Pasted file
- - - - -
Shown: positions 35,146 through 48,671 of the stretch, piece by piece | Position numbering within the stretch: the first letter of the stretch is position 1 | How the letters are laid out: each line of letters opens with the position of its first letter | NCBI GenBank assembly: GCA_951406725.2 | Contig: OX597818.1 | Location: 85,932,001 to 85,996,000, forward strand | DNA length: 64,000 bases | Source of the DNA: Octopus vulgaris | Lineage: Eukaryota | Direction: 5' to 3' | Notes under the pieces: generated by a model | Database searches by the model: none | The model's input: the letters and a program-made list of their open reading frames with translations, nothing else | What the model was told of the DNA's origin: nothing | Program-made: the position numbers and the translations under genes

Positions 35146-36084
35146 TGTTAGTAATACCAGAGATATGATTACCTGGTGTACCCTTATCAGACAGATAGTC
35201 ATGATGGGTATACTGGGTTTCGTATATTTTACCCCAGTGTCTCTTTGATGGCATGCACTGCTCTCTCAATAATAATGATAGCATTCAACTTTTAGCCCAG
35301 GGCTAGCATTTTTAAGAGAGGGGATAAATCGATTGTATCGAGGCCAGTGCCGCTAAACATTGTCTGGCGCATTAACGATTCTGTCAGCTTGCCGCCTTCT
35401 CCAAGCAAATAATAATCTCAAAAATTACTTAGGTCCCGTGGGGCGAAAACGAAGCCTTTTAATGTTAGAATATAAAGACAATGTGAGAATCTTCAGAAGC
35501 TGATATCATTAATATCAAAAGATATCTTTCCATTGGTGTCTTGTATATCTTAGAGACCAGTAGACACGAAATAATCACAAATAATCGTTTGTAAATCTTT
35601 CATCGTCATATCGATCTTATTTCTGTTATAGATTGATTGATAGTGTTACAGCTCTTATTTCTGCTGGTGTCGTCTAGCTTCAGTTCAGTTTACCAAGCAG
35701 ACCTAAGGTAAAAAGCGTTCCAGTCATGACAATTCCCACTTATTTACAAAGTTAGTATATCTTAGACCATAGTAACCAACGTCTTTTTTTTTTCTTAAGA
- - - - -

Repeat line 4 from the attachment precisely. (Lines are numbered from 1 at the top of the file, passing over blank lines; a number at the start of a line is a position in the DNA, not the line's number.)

35201 ATGATGGGTATACTGGGTTTCGTATATTTTACCCCAGTGTCTCTTTGATGGCATGCACTGCTCTCTCAATAATAATGATAGCATTCAACTTTTAGCCCAG